Birth of the Debate on Censorship in UK Cinema

Source: – By Kay Lockett

The birth of the debate on censorship of the moving image in Britain is thrust into the limelight by an event at BFI South Bank this week.

The fact the drowning of 38 people at the bungled launch of warship HMS Albion at Blackwall in 1898 was caught on film and then subsequently screened just days after the tragedy caused considerable controversy.

The boat’s release into the water had started a mini tidal wave that collapsed a gangway, drowning onlookers in what was to become one of the worst peacetime disasters in the Thames’ history.

And the scenes were recorded by early film makers RW Paul and EP Prestwich.

David Somerset, education curator at BFI South Bank, said: “The films were made at a time when there was no cinema and they became highly controversial.

“Film maker RW Paul – a pioneer of the moving image – caused an uproar as he showed his film of the drowning just three days after the disaster.

“He was criticised for sitting in a boat filming, just watching as the disaster unfolded. His film raised issues surrounding what should be allowed to be shown in films – it began the whole debate about censorship.

“But the film showings helped raise money for relatives of the dead who couldn’t even afford suits for the church services.

“The event is very much about British Maritime history but also looks at social and cinematic history too.”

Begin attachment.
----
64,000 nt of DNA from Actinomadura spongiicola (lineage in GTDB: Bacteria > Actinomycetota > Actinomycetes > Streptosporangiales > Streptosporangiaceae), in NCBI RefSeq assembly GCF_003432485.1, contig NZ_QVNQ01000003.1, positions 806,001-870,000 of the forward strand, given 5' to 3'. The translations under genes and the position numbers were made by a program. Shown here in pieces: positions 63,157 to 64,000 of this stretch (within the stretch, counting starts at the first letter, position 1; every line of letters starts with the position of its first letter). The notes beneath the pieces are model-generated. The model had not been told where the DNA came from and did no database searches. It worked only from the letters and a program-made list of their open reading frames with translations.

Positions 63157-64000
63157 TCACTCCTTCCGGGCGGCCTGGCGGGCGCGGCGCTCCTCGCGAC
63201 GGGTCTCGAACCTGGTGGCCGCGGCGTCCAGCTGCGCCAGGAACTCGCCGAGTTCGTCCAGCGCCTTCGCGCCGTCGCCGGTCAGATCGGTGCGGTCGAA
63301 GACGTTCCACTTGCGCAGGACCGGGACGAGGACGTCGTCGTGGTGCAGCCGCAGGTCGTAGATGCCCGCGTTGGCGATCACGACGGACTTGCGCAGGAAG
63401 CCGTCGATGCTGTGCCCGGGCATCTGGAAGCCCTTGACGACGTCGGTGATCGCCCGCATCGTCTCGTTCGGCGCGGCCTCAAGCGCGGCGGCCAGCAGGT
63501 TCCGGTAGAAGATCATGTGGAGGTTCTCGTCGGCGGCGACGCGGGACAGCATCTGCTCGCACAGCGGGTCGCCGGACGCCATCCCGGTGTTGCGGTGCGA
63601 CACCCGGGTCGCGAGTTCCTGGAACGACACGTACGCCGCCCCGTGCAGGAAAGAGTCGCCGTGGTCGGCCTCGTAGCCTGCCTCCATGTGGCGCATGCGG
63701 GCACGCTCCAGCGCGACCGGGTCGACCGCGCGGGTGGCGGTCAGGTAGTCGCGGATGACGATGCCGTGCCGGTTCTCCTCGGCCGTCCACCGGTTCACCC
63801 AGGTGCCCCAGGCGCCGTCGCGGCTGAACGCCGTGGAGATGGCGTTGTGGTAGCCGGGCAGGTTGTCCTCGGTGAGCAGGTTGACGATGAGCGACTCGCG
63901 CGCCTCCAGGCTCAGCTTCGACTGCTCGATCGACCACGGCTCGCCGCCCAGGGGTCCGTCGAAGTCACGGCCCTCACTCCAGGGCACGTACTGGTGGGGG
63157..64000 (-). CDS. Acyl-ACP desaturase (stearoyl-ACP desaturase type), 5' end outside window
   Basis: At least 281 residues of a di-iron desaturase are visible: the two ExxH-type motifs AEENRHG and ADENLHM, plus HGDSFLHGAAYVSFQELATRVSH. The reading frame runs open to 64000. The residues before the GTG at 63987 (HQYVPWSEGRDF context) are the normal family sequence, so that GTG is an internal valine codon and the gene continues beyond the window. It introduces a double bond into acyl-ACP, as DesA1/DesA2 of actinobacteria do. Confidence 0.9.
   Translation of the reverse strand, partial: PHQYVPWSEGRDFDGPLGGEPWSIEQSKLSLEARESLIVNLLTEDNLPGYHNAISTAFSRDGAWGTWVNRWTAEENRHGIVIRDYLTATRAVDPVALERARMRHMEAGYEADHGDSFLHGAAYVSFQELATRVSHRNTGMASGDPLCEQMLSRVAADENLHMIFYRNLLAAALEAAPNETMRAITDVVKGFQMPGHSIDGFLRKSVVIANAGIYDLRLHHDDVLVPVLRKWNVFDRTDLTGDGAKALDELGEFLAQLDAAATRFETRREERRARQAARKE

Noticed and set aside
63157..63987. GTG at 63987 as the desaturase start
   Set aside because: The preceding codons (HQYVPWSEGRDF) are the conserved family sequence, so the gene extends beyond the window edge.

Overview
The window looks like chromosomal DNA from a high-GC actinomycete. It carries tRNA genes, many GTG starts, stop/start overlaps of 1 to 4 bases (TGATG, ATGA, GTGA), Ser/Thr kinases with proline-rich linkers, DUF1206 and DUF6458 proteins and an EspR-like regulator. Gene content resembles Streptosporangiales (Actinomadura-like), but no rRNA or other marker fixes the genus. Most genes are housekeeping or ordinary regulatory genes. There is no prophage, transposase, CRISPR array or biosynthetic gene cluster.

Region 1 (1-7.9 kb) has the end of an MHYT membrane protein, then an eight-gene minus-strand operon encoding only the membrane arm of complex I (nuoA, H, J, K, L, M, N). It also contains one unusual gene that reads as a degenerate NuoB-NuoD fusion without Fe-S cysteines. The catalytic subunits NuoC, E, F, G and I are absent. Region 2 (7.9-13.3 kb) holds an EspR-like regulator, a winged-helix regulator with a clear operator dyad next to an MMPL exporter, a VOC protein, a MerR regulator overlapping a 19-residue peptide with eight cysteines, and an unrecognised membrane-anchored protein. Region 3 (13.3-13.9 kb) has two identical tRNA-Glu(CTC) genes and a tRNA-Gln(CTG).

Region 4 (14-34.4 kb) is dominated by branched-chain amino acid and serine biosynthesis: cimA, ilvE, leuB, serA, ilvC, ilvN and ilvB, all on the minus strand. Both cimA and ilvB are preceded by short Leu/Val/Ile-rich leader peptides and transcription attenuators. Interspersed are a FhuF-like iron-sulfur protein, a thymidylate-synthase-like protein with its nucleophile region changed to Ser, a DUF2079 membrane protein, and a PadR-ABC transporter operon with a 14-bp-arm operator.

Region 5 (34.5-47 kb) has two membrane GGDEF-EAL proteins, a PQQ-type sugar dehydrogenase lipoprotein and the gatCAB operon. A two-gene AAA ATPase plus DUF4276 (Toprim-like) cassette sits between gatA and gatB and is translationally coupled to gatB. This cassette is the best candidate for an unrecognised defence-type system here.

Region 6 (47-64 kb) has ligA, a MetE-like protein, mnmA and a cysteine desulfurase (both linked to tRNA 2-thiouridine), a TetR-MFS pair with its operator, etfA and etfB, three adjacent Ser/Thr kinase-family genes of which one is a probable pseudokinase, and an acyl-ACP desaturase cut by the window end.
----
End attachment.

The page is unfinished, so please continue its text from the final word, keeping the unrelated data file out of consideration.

The BFI will be showing the surviving film accompanied by talks from historian Chris Ellmers and curator of ship history at the National Maritime Museum John Graves.

The public launch of the warship was attended by more than 30,000 spectators. The Duchess of York (later Queen Mary) tried three times to break a champagne bottle on the steel hull, but it just bounced off.

When the launch finally went ahead, the ship rumbled into the water and the wave that caused the gangway to collapse, sweeping spectators into the river.

The talks will lay out the wider historical context of the tragedy and social significance of this momentous tragedy.

A speaker from the British Board Film Classification will consider the wider debate around regulations that would kick in more than a decade later. The event is part of the BFI’s season of shipbuilding films.

This Working Life, Tales from the Shipyard: The Tragic Launch of HMS Albion, Feb 19, 11am, £5,


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2 comments on “Birth of the Debate on Censorship in UK Cinema
  1. […] Birth of the Debate on Censorship in UK Cinema ( […]

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